For months now, local news broadcasts repeatedly mention the dire financial impact of the pandemic on the finances of the City of Kawartha Lakes, indicating the combination of lost revenues and increased expenses has left a deficit exceeding $3 million. What is the impact in Cavan Monaghan?
Many the biggest expenses in the township budget are unaffected by the pandemic. Roadwork, waste management, police and fire department services continue, as do most planning activities because of their long horizon. The pandemic has hit the township through increased expenditures and revenue losses. Director of Finance Kimberley Pope is tracking incremental expenditures across all departments that can be attributed to the pandemic. In her report presented at the August 4th Council meeting, the township incurred $97,168 in COVID related expenditures as of June 30th. These expenditures are within the approved budget but are being tracked to facility recovery should some form of assistance become available.
On the revenue side, there are fees that have been waived and others that are not being collected because services are not available.
At the onset of the pandemic, the township waived late payment penalties up to August 31st. These revenues fund a variety of administrative expenses in the annual Operating Budget. These waived fees will total $100,147 by the end of August. Late fees will begin to appear in the next tax bill, starting with amounts from periods prior to the pandemic.
The other significant source of lost revenue is from facility rentals. These have been slightly offset by reduced operating costs. There will have been approximately $89,330 in lost revenue from recreation facilities including the CMCC, the arena, Maple Leaf Park and the Old Millbrook School, bringing the total lost revenues to $189,477 by the end of August. The shuttering of OLG operations at Kawartha Downs has eliminated revenue that was to help offset the CMCC construction cost overruns.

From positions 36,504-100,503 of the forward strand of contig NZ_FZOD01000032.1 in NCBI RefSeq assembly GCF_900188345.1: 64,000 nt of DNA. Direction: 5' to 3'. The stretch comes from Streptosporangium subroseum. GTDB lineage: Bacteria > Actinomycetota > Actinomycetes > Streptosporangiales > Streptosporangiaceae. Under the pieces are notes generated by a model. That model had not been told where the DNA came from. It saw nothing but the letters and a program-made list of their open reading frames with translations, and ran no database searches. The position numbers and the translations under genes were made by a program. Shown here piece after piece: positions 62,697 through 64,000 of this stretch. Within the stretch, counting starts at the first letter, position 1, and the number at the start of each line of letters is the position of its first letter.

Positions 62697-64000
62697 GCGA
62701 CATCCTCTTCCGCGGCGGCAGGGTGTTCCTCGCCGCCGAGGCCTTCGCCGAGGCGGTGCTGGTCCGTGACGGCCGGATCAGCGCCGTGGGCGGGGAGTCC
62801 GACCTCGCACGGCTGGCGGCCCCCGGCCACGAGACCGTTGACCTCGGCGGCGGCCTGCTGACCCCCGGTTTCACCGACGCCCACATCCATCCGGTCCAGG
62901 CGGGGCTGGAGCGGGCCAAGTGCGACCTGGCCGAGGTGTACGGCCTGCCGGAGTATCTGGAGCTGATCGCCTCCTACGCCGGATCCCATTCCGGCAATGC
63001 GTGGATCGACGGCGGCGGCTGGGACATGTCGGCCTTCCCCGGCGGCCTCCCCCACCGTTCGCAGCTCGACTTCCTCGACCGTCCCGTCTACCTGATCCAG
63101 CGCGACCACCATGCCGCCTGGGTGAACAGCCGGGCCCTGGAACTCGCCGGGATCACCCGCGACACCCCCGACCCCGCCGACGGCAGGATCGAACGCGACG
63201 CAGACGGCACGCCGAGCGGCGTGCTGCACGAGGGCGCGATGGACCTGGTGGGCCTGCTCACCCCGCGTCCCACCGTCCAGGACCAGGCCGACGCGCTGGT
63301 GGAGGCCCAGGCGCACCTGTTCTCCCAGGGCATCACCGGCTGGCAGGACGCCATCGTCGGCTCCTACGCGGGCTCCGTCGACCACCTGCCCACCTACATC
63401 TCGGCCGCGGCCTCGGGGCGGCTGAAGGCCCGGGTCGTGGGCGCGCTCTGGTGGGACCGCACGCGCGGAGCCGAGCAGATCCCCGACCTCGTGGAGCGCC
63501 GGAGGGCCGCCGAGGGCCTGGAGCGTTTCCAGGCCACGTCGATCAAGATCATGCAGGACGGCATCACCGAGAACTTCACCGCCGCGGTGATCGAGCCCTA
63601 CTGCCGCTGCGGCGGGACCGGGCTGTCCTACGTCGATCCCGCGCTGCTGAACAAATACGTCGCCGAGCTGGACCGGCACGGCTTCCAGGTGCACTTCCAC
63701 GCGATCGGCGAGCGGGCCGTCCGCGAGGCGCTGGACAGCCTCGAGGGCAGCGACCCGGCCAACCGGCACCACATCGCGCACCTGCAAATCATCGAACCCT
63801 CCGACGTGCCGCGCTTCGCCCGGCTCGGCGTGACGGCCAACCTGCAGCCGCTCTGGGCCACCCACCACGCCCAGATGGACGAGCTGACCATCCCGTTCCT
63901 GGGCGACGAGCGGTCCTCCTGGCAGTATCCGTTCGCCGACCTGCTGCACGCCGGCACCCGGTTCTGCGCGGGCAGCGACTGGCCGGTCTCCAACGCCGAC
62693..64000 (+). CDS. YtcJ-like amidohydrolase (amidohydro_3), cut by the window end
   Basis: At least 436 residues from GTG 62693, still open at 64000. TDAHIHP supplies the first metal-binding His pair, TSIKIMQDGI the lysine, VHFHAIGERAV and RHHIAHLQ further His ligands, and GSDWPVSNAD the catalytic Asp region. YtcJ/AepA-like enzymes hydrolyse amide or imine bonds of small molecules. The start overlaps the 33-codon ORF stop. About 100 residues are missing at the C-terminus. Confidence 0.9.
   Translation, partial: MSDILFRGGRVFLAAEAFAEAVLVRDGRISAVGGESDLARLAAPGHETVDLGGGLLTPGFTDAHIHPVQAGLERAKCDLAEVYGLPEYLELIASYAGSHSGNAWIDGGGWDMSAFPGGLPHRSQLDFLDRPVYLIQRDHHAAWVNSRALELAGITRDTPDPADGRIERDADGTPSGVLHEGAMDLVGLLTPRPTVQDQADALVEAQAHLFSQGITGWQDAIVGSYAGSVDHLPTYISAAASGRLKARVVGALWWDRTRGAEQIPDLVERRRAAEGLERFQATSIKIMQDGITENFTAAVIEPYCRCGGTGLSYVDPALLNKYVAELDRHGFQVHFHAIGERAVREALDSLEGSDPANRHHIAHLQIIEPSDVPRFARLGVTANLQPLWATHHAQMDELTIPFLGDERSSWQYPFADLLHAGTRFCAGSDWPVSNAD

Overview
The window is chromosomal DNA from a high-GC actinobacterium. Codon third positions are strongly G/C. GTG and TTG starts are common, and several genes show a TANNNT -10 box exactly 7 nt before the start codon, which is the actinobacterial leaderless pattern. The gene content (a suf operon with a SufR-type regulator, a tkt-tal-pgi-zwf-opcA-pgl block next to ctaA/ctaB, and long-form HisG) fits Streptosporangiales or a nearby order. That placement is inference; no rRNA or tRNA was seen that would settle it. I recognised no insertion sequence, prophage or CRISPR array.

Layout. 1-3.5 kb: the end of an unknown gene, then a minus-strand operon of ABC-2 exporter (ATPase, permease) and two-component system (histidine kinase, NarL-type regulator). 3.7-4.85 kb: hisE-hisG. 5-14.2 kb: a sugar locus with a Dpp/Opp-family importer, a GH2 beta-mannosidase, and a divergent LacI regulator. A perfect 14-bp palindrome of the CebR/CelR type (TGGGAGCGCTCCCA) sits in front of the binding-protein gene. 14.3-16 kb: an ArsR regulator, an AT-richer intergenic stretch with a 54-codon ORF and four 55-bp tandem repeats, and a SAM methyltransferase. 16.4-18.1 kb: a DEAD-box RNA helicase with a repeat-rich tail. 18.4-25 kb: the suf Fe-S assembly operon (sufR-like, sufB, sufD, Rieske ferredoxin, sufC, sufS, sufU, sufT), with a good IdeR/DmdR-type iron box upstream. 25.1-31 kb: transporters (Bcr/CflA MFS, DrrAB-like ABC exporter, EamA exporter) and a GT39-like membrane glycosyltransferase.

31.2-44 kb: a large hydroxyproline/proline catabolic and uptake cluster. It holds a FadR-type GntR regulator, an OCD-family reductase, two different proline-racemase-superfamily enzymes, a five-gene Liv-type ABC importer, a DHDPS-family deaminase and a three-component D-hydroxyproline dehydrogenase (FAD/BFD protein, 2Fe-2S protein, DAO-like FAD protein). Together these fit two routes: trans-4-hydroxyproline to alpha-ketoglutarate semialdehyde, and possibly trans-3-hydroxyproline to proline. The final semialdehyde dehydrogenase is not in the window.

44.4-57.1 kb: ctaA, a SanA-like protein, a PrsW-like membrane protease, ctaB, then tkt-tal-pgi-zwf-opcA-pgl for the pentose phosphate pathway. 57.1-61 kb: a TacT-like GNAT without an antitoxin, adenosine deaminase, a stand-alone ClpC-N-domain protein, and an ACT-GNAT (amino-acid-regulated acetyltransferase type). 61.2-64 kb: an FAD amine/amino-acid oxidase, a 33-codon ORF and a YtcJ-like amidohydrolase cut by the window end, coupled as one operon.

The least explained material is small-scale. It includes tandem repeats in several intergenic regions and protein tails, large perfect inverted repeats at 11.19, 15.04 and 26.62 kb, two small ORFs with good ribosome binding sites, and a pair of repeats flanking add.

It could have been a lot worse. When things shut down in the 3rd week of March, the season for ice sports was winding down, so ice rental income was about to drop significantly in a few weeks. Summer program staff had not been hired, and part time staff in the facilities were laid off. Building operating costs including cleaning and air conditioning were also cut dramatically. The facility will not reopen until October at the earliest, and its rental revenue will depend on the decisions of various user groups who must decide if they are prepared to operate under the new safety protocols.
To date there has been no significant impact on this year’s capital projects as there is very little flexibility in the short term for these expenditures. Most of these projects have already been tendered and the contract awarded.
So while Cavan Monaghan has taken a few hits, we’re not in such a bad place, particularly after the recent emergency funding announcement from MPP Laurie Scott. A few weeks ago our local MPP announced $8 million dollars in provincial assistance for municipalities in her riding of Haliburton-Kawartha Lake–Brock in response to the COVID 19 pandemic. It is the riding’s share of the $695 million of the Phase 1 emergency funding created to address municipal operating pressures arising from COVID. Allocations were calculated on a per household basis, with Cavan Monaghan’s share totalling $217,100. There is a second phase of equal value for municipalities facing impacts that exceed this initial distribution. Municipalities must apply for this phase. If the township is eligible, staff is ready to apply when the details are released.
We’re not out of the woods yet, but as long as we avoid a “second wave”, we should come out of this with a few bruises rather than body blows. The 2021 budget process just became a lot more complicated. KG